The basic elements of a soliton transmission system of the present invention are a transmitter and a receiver linked by a transmission path whose dispersion characteristics are such as to permit solitons generated at the transmitter to propagate to the receiver. The transmission path includes a concatenation of optical amplifiers, and also a concatenation of optical filters, each filter with its centre frequency offset with respect to that of its predecessor in the system. Either the centre frequency of each such filter is at a slightly greater frequency than that of its predecessor in the system, or it is at a slightly reduced frequency. FIG. 1 depicts the situation in which the offset is of the latter type, the type that produces 8 gradual lowering of the centre frequency of solitons in their passage along the system. This lowering may be preferred because a lowering of the frequency is also encouraged by the Raman Self Frequency Shift effect. In this figure the filter response of a particular filter of the system is depicted by curve 10, and the solitons which are incident upon it have a frequency spectrum depicted by curve 11 that has its centre frequency at 12. In their passage through this filter the frequency spectrum of these solitons is converted to that given by curve 13 whose centre frequency is at 14.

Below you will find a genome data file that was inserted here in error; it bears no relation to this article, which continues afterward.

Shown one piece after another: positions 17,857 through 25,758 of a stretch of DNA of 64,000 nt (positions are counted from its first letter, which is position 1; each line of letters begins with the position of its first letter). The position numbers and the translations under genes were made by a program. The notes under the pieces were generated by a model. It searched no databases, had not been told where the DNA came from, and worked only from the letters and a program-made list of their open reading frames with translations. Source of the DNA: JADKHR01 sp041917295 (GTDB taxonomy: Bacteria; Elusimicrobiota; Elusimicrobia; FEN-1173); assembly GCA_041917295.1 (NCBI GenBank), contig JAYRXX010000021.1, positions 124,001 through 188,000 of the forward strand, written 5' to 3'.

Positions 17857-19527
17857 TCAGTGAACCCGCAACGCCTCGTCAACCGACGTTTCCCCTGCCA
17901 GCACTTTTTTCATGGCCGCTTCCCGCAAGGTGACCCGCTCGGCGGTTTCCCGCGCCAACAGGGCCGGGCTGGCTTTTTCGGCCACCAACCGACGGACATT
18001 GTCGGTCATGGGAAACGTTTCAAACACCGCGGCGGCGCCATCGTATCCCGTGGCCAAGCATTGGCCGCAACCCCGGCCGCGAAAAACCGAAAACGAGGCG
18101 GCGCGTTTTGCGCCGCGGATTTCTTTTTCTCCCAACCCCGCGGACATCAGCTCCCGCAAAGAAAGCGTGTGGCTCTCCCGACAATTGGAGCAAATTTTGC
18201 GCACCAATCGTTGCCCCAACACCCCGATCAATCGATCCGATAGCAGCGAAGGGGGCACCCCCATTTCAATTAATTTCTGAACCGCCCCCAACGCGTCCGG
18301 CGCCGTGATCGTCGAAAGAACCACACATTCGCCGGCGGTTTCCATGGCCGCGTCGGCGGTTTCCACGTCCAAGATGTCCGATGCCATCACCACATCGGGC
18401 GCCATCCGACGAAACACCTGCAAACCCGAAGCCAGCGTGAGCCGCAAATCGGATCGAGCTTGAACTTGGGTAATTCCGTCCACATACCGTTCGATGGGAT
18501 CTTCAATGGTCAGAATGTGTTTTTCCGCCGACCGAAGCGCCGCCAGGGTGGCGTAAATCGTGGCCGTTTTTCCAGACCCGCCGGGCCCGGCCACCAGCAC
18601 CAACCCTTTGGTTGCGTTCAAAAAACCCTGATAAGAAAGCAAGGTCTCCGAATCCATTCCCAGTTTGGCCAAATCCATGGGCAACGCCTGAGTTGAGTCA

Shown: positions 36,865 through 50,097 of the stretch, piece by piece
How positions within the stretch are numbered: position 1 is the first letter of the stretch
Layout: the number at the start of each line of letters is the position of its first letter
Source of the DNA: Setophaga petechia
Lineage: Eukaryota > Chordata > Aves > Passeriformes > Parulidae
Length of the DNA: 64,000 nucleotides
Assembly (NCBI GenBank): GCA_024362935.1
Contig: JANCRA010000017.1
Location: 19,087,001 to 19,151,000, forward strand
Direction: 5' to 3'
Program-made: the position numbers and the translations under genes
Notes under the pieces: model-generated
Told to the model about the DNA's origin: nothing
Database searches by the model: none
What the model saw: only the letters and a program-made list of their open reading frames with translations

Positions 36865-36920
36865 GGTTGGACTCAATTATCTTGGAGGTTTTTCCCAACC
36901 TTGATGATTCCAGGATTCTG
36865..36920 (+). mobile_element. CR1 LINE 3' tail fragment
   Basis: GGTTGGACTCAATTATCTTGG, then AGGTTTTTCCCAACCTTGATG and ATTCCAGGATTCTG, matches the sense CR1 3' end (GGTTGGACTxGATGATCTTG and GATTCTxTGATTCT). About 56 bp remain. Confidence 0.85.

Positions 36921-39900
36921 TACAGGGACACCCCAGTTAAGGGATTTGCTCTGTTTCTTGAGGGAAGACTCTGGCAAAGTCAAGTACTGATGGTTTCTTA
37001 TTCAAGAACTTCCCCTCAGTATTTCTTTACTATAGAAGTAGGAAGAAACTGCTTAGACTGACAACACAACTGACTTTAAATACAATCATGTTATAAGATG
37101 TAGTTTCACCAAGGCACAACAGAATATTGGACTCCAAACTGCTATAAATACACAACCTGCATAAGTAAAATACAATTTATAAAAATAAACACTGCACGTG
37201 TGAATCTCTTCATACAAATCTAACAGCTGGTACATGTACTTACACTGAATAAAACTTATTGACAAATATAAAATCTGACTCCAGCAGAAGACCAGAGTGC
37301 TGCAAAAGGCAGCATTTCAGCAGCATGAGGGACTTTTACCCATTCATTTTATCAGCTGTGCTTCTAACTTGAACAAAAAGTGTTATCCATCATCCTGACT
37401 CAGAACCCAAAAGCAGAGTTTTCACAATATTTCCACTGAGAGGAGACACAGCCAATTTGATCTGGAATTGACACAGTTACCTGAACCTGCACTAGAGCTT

Thus far in the specific description, the transmission system has not been distinguished from that of the system of the Mollenauer paper to which previous reference has been made. It is distinguished in that it uses active filters (actively controlled filters), whereas the system of the Mollenauer paper uses entirely passive filters. A block diagram of one of the active filters of the present system is depicted in FIG. 2. The components of this active filter consist of an electronically tuneable Fabry Perot filter 20, tuneable for instance by temperature regulation, magneto-striction, piezo-electric or electro-optic tuning, two optical power taps 21, 23 and their associated photodetectors 22, 24, a differential amplifier 25, a power amplifier 26 for driving the means by which the Fabry Perot filter 20 is tuned, and a variable attenuator 27. The active filter is positioned within the system such that optical solitons propagate in the direction of the arrows 28. Optical tap 21, which may conveniently take the form of a tapered fused fibre coupler, takes a proportion of the optical soliton power transmitted by the Fabry Perot filter 20, and directs it on to photodetector 22 to provide an electrical signal, B, proportional to the transmitted soliton power. Similarly, optical tap 23, which also may conveniently take the form of a tapered fused fibre coupler, takes a proportion of the incident soliton power that is reflected by the Fabry Perot filter 20, and directs it on to photodetector 24 to provide an electrical signal